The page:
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planning a very short belize trip for snorkeling, scuba etc, please help.

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Sep 23rd, 2013, 09:24 PM
  #1
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planning a very short belize trip for snorkeling, scuba etc, please help.

Hello,
I am planning a ~4 days trip to Belize with a friend. (Flying from NYC)
Since neither of us is expert traveler and we are both working ridiculous hours till the night before we take off (Nov 1st), we don't have much time to research. So, please help~~~!!!! Any input will help.

We are looking for a resort that either offers snorkeling/scuba as a package or have very close-by excursions of such. Any suggestions???
i have found quite a few resorts with snorkeling and scuba listed as close by excursions, but I just can't be sure how good those close-by excursions are... So, if anyone has an experience,, please share. =D

My friend and I agreed that 4 days is way toooo short for Belize, but both of us have always wanted to go and that's all the time we can possibly arrange.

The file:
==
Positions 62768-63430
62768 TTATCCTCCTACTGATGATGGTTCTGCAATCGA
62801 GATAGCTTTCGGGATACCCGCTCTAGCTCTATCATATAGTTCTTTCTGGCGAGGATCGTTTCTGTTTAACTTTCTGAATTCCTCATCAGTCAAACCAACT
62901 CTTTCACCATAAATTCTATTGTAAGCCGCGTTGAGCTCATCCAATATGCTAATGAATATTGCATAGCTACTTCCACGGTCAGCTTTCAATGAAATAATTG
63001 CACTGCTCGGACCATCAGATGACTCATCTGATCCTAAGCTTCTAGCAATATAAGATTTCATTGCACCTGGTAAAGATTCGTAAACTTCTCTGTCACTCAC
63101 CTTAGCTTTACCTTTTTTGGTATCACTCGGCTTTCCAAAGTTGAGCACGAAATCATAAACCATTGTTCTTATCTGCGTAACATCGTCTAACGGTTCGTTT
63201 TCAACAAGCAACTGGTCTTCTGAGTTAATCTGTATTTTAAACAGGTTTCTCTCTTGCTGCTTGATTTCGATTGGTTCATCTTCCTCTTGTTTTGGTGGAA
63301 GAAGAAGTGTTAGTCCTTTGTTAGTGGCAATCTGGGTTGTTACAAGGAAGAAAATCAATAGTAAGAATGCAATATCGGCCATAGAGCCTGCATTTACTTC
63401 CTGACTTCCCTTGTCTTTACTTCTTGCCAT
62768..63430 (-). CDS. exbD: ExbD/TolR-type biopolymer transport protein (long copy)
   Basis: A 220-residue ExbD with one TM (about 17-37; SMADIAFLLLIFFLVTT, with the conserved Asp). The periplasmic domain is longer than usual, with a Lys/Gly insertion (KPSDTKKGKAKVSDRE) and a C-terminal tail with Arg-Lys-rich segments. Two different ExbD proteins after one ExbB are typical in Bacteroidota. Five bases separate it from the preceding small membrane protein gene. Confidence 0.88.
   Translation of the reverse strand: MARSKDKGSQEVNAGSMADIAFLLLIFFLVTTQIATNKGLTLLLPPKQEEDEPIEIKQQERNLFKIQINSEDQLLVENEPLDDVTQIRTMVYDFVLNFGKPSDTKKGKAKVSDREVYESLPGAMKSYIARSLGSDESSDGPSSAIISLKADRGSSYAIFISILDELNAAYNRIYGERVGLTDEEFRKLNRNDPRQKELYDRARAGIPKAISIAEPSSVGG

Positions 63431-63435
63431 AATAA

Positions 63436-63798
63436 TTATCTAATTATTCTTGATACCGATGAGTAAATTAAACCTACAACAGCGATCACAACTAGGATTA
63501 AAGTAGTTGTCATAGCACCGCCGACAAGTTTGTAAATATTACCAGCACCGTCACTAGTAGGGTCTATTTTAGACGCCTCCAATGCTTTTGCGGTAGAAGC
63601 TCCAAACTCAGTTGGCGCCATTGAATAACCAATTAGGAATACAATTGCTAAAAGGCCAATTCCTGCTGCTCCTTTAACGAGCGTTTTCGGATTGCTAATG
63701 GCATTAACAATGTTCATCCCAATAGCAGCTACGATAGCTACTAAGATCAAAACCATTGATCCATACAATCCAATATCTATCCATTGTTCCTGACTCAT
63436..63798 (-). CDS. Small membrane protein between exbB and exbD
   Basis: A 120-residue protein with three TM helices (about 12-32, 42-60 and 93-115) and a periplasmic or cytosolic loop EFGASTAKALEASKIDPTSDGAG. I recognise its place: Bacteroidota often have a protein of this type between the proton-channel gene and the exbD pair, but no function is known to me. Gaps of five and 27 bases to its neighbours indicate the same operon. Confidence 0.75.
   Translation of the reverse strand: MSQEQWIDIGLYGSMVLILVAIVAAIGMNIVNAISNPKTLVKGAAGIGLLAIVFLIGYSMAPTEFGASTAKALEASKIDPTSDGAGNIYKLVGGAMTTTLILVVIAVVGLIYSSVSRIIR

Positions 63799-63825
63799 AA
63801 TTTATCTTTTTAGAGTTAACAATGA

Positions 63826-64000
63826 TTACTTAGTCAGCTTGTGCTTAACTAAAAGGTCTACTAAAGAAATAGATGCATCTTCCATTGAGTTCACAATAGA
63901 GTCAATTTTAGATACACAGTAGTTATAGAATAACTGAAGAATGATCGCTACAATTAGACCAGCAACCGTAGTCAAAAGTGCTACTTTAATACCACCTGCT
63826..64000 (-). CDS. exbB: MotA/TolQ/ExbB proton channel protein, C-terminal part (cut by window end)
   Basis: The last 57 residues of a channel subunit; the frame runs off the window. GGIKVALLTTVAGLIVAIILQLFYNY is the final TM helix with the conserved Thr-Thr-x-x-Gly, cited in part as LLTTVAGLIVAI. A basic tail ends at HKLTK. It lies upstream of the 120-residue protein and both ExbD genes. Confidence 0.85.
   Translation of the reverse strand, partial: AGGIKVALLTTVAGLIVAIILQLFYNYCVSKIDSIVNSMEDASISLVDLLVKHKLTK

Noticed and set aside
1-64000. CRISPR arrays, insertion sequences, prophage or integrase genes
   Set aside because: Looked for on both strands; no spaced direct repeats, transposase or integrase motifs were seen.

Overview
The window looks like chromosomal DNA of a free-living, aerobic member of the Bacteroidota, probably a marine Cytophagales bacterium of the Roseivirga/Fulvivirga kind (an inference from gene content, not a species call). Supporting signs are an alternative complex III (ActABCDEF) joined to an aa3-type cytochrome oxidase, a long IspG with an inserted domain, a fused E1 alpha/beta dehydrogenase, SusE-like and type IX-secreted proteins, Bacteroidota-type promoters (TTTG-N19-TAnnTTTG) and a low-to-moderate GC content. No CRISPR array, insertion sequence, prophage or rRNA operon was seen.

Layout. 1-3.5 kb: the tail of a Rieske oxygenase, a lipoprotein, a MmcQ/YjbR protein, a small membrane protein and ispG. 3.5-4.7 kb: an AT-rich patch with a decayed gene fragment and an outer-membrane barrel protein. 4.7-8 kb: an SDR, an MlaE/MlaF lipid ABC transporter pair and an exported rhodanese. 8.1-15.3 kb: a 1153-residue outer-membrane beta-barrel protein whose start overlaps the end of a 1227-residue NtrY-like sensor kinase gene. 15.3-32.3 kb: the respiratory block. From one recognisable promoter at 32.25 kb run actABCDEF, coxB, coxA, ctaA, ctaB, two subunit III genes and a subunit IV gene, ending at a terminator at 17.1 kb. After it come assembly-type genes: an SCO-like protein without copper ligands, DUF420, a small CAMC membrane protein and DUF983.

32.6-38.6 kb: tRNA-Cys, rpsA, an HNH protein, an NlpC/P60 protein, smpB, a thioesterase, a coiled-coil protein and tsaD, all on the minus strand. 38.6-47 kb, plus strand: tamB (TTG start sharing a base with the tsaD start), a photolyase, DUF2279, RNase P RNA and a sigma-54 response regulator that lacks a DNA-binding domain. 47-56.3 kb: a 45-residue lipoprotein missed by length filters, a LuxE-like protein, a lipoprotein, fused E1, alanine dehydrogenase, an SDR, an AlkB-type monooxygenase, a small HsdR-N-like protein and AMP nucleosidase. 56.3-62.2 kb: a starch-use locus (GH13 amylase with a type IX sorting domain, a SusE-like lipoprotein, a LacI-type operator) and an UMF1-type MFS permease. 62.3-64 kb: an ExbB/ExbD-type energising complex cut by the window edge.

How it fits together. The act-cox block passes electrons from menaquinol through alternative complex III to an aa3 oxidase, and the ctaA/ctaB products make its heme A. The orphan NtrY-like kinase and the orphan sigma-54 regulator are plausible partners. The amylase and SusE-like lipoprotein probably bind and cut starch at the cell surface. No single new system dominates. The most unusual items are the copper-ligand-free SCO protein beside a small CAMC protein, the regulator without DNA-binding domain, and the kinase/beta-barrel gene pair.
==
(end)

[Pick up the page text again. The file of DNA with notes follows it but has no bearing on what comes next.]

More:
We don't mind which part of Belize as long as we get to snorkel/ scuba and relax and be safe. (preferably closER to NY to save traveling time, I guess).

Also, do you guys think 4days is just way too short and it would be silly to even try? If so, I agree,, and Would you suggest any other places for such activities? Except Dominical Republic and Cancun.

Our budget is ~about $1000~1500 per person.

Thank you very very much.!!!
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Sep 24th, 2013, 02:32 AM
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You would fly in and out of BZE; would the $1000-1500 include airfare?

4 days wouldn't be worth it to me but I fly from the Pacific NW so spend a full day coming and going. If you can afford and justify the airfare, then maybe it would be worth it to you. Remember you'll need a day free of diving before your international flight to off gas.

For snorkeling and diving with a tight time frame, I'd choose between Ambergris Caye and Caye Caulker; you can fly to either from BZE or taxi into town ($25US shared) and take a ferry. I've pasted some information from another forum below comparing the 2 islands. To read reviews of hotels, tours, dive shops, etc., check out www.tripadvisor.com